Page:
We got up at 6:30 am; Giant’s Castle—or half of it, anyway, with a fresh coat of snow—showed itself for a few seconds between the clouds but then vanished, not to be seen again. We carried the packs down to the trucks, then headed over to Craig and Charl’s for breakfast. Both the Imodium and the ibuprofen seemed to have done their work and we were both feeling better.
Despite the clouds we had a hike planned, so we met down at the reception office with rain gear at the ready. Charl’s plan was to hike up one valley, then to take a cut-off trail and descend the Langalibalele Ridge, ending at the Bushman caves for the tour. We started off towards the picnic area and dropped down to the river, but we missed the bridge leading to the trail and went in the wrong direction, retracing last night’s walk down the river trail. We saw a herd of eland on the hill above us, and guessed that they were the ones who had been breaking off all the flowers. Finally we reached Rock 75 and checked the map. David and Rosemary told Charl about the mistake and he agreed we had missed the turn.
So we agreed to go up to the caves for the tour, rather than retracing our steps. We had to wait 40 minutes for the 10 am tour to start, so we sat under a cliff overhang and stayed out of the rain showers. The tour cost R25 per person and lasted nearly an hour. Our tour guide was a bit hard to understand, as her accent was quite strong, but we could follow her. And besides that, there was a group of Germans whose leader translated everything into German for them. There was a diorama depicting the Bushmen’s way of life, then we proceeded to some other caves with paintings. Besides the paintings of elands and other animals, there were also paintings of everyday things, including soldiers with guns.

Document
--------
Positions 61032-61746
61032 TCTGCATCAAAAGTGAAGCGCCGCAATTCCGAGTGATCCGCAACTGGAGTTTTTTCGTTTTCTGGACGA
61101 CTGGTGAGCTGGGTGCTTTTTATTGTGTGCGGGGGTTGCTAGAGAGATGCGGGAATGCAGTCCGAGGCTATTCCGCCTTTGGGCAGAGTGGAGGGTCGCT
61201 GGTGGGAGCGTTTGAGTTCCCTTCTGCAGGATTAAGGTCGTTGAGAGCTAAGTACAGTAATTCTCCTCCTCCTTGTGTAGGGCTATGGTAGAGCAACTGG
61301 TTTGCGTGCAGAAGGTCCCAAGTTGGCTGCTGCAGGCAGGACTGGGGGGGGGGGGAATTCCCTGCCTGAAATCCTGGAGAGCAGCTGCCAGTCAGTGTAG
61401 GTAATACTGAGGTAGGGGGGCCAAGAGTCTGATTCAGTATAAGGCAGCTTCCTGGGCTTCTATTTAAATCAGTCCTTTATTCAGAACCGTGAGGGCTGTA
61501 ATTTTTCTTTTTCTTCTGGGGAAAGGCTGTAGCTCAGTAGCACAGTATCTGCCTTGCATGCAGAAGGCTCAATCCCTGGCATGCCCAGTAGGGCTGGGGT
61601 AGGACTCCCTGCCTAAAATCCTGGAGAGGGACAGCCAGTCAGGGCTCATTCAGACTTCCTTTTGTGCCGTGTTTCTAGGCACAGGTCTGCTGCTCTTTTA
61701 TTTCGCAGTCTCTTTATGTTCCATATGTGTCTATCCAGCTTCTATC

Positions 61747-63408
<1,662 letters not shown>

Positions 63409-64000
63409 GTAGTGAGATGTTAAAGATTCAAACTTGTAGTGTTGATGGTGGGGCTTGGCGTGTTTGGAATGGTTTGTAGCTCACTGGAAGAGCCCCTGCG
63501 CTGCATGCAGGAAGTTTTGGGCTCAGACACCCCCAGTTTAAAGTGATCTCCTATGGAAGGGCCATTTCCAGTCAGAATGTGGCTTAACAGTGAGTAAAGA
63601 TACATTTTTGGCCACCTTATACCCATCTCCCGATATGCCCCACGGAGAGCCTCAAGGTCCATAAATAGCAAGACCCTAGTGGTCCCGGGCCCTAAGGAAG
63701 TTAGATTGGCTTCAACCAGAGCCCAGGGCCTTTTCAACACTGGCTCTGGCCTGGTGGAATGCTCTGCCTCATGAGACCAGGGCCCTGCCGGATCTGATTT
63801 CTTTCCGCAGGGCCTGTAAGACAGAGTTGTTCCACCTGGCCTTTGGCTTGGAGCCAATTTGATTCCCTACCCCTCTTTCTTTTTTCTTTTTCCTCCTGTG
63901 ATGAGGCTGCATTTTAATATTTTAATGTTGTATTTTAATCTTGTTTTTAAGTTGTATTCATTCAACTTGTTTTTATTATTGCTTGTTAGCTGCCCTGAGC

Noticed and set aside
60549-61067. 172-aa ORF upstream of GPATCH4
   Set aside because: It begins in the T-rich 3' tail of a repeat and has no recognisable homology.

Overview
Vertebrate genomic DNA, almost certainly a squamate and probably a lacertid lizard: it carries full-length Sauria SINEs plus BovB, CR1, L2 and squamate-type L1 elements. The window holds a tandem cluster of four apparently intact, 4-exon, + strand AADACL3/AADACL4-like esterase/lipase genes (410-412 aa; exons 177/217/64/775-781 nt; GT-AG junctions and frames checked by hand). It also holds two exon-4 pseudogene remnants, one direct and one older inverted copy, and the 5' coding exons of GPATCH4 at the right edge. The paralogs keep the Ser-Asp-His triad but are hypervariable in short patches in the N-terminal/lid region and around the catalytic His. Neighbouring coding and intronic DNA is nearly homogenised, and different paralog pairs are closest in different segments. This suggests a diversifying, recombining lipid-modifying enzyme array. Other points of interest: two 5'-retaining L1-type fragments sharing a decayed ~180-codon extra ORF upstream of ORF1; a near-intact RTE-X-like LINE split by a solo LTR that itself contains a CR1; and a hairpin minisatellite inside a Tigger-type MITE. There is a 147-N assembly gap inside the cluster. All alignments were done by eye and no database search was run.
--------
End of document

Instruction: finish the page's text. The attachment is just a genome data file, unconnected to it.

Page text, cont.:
After that most of the group decided to carry on hiking, doing the loop in the opposite direction from the original plan, but we and Kim and Jenny decided to go back to the camp. Rosemary went into the curio shop and Paul went birding down towards the picnic site. Soon the rain grew quite heavy, and when the hiking group returned their rain gear was quite wet. We had a quick lunch of sandwiches and hardboiled eggs, huddled in the shelter of the trees.
After that we all got into the trucks and headed to our next camp at Sungubala Bush Camp near the Royal Natal National Park. There was about three hours of driving through the countryside, so we got there in late afternoon.
The camp was really nice. Most of the group was housed in green canvas tents under thatched roofs, but we had our own little A-frame cabin complete with two single beds, a small bedside table with a solar lamp and two smaller tables by the door. We would be staying her for three nights. We had tea and sat around the fire for a while.
Dinner was about 7 pm, provided by the camp owners. It was lamb shanks, rice, curried butternut squash, mixed vegetables with garlic butter, and maize meal, very good indeed. Dessert was apple and almond crumble with hot custard sauce. We went off to bed around 10 pm, hoping for better weather tomorrow.